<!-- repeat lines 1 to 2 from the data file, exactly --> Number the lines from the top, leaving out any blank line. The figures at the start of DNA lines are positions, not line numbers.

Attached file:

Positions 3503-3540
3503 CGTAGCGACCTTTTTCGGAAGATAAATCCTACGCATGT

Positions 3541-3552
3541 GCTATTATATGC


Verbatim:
Positions 3503-3540
3503 CGTAGCGACCTTTTTCGGAAGATAAATCCTACGCATGT